We carried on and eventually I saw the gaping mouth of the cave from the road. It looked enormous. I felt excited at the prospect of being photographed there. By now, it was almost dusk and we started our tramp along the rutted track leading to the first style but, as I walked, I noticed that my gait was a bit more wobbly than it had been. We crossed another field and I began to feel increasingly uneasy. I said so and we halted at the next style and Al said the mouth of the cave was around the next bend of a narrow track which ran around the top of the steep hill (you get the picture don't you? Uneasy, wobbly, narrow, steep - not a good combination when one has Parrkinson's and suffers from vertigo anyway). We pushed on for another twenty yards or so but I gave up at that point. I felt very sorry for Al and Jacqui as this was the main reason for my visit - a night shoot in this amazing cathedral like cave. They were very nice about it and obviously, the success of our day up to that point provided some balm but the silence in the car journey back to Sheffield said it all - if only. But we'll always have Paris. 

Al dropped Jacqui off at her hotel and we went on to Al's house where we crept through the door as his partner Jen and their son Finn were both fast asleep upstairs. We chatted over a cuppa and then we retired too. I hoped to see Jen before she left to catch an early train to London the next day and, although I woke early, I drifted off almost immediately and she was gone by the time I surfaced. Al introduced me to his beautiful boy, Finn, before taking him to the nursery while I watched the Conservatives win the Election on TV. Al returned and we chatted some  more - he is the loveliest of men - before we went to collect Jacqui who had not slept so well but had grasped the opportunity to take some early morning photographs. We parked at the station and had a coffee together before hugs and goodbyes were enjoyed and said respectively and I skipped on to the train for London.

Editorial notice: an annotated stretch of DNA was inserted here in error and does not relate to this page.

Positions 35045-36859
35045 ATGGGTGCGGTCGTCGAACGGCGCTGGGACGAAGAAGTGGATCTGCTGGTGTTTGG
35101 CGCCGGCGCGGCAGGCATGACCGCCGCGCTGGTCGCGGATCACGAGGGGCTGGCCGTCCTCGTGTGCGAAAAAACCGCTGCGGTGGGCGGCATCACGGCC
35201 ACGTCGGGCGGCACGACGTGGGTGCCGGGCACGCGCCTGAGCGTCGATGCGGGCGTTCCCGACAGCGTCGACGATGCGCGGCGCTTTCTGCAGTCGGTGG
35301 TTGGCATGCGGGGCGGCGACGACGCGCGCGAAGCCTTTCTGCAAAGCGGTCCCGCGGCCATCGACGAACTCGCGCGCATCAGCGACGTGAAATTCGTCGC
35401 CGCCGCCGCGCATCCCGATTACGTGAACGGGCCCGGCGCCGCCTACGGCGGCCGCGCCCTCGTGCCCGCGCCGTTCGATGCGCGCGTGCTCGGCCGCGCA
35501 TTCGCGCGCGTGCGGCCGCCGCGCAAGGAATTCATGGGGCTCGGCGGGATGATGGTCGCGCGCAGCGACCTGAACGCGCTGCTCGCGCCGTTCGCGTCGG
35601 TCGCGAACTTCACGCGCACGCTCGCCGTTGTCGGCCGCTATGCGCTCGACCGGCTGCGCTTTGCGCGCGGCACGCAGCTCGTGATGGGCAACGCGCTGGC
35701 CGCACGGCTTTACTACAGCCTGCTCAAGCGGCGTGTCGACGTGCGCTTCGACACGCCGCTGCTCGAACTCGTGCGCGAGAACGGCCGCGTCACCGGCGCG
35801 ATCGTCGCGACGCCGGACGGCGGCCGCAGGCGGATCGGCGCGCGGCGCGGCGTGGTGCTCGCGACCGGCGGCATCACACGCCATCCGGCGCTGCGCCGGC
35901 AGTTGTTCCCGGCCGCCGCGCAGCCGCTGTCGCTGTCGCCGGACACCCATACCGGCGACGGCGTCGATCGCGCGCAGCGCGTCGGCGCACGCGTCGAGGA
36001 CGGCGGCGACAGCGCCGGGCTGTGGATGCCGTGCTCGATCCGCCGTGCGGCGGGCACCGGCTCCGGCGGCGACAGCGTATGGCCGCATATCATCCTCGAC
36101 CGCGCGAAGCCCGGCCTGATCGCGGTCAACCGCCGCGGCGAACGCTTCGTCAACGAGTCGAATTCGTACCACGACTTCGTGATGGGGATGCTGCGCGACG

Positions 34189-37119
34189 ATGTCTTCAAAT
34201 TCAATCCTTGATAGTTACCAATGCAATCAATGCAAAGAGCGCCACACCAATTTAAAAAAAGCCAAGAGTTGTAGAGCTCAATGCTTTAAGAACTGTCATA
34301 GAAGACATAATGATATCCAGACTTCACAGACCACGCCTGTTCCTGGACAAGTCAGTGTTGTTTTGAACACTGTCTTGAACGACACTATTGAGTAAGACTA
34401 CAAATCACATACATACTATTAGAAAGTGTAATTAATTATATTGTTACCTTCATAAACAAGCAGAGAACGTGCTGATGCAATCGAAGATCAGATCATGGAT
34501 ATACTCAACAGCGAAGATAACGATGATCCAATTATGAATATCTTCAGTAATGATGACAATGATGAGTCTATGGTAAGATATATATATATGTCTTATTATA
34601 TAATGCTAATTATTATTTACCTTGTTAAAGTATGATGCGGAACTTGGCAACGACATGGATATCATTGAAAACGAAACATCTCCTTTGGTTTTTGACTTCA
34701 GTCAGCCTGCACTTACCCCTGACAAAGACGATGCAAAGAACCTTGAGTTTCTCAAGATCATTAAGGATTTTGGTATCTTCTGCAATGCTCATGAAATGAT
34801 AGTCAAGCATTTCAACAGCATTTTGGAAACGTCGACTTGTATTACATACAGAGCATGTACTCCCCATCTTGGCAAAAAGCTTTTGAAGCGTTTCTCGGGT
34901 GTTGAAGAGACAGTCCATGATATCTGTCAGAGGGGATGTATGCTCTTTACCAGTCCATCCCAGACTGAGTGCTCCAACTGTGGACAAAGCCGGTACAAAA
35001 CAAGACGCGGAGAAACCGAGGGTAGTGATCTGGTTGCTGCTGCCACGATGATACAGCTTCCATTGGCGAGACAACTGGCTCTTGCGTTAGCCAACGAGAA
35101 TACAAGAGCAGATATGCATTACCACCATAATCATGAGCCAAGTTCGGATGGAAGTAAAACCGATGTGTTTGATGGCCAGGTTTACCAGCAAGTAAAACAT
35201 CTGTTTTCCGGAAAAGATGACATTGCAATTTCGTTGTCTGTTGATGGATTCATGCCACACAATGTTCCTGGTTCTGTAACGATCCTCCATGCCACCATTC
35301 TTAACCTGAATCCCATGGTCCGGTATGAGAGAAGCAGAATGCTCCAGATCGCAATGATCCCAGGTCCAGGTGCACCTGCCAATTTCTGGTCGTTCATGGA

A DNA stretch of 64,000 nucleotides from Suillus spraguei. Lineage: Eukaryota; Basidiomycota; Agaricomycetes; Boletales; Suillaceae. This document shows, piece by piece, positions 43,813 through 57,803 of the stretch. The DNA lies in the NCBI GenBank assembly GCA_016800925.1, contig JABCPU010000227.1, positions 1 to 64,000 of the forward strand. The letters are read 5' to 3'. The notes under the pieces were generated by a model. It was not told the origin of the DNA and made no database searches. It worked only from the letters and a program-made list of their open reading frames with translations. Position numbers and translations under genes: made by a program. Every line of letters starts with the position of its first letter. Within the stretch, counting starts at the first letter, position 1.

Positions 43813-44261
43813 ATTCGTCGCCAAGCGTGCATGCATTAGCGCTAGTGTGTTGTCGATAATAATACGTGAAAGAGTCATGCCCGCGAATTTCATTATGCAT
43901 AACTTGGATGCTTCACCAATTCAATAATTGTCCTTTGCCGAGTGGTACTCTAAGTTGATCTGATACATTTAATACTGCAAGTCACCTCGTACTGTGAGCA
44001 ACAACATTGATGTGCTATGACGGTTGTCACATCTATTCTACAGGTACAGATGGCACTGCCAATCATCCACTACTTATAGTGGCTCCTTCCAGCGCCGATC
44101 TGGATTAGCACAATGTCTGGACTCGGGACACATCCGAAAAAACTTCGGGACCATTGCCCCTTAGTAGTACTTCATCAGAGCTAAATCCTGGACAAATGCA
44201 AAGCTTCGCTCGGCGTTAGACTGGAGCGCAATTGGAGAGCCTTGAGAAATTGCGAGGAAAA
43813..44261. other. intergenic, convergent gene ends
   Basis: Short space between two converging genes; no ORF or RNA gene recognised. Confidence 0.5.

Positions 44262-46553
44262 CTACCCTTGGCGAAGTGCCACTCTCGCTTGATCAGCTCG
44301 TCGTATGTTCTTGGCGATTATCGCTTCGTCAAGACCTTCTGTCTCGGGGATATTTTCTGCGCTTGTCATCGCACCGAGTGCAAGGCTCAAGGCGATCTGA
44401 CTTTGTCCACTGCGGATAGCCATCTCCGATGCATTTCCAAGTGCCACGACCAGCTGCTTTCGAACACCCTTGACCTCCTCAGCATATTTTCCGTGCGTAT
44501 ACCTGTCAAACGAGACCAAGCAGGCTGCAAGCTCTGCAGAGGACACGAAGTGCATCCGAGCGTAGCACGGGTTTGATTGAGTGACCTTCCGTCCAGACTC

Helpless? That sounds negative but it isn't. Without the medication and my DBS surgery last year, I would be pretty helpless. Without friends like Al and Jacqui, we would all feel a little helpless. Thank God for irony and thank God for Al Brydon and Jacqui Booth. Amen.

There is a town in north Ontario
With dream comfort, memory to spare
And in my mind, I still need a place to go
All my changes were there

Blue, blue windows behind the stars
Yellow moon on the rise
Big birds flying across the sky
Throwing shadows on our eyes

Leave us, helpless, helpless, helpless

Baby can you hear me now?
The chains are locked and tied across the door
Baby, sing with me somehow

Blue, blue windows behind the stars
Yellow moon on the rise
Big birds flying across the sky
Throwing shadows on our eyes

Leave us helpless, helpless, helpless